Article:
Law requires that all non-profit corporations have a treasurer. Sometimes a treasurer holds another position, such as secretary or president, in addition to her financial duties. In general, charity treasurers handle deposits and approve withdrawals from the charity's account and keep detailed records of cash flow.
Within a board, several positions are required. Most states require a president, secretary and treasurer. The president, or chair, is required to handle the day-to-day concerns of the organisation, has the authority to sign on behalf of the group, and presides over board meetings. The secretary keeps written accounts of meetings and other files. The treasurer is responsible for all financial record-keeping. For ethical purposes, many states require the treasurer to be a separate person from the president.
Role Within Board
The treasurer is a functioning board member and corporate officer, meaning that he has an equal vote in all issues brought before the board. As a board member, the treasurer may not be compensated for their work in this function. In addition, the treasurer usually serves as the head of the finance committee and is responsible for managing the members of this group.
The charity treasurer must keep accurate records of all financial activities within the organisation. Receipts must be meticulously maintained and all deposits and withdrawals must be accounted for. A monthly report of these ins and outs must be prepared and presented at board meetings. The budget for the year is also prepared by the treasurer, as well as annual reporting. Annual reports are submitted to an auditor once yearly for review and followed by an additional year-end report to the board.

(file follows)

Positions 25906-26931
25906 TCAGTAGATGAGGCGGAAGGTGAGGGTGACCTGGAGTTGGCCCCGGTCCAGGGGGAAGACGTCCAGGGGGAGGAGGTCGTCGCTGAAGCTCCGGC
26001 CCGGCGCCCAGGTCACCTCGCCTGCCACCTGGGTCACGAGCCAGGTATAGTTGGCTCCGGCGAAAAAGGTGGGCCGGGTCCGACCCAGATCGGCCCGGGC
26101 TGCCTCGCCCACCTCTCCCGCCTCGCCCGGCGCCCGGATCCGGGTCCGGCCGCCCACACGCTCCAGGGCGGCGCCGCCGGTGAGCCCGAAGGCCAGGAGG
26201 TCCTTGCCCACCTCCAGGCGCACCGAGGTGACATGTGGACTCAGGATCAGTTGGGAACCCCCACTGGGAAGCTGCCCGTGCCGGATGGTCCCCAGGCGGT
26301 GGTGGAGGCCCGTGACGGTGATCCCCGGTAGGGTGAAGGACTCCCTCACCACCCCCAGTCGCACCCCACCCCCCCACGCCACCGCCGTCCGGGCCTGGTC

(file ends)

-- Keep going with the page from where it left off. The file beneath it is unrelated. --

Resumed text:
Financial Burdens and Ethics
In very large non-profit, the financial work is usually more significant than the treasurer can handle on her own. In this case, the board will hire a book-keeper to assist with the daily operations. Unlike the treasurer, the book-keeper is paid but has no voting abilities withing the organisation. Some treasurers may try to obtain a separate position as book-keeper to receive compensation for the copious hours they put in. This practice is not legal. Once he accepts money from the group for his duties, the treasurer relinquishes his ability to hold office.
Because of the heavy burden of handling cash flow, it is advised that organisations hire an auditor to look through the accounts once a year. Some small organisations who have friendly relationships think this may be unnecessary, but auditing is not just to check up on your treasurer, but to protect them from potential ethical cases against them. For example, if a receipt is missing for a service paid out in cash, the treasurer could be accused of stealing. An audit will help remove all outside suspicion and keep your treasurer clean.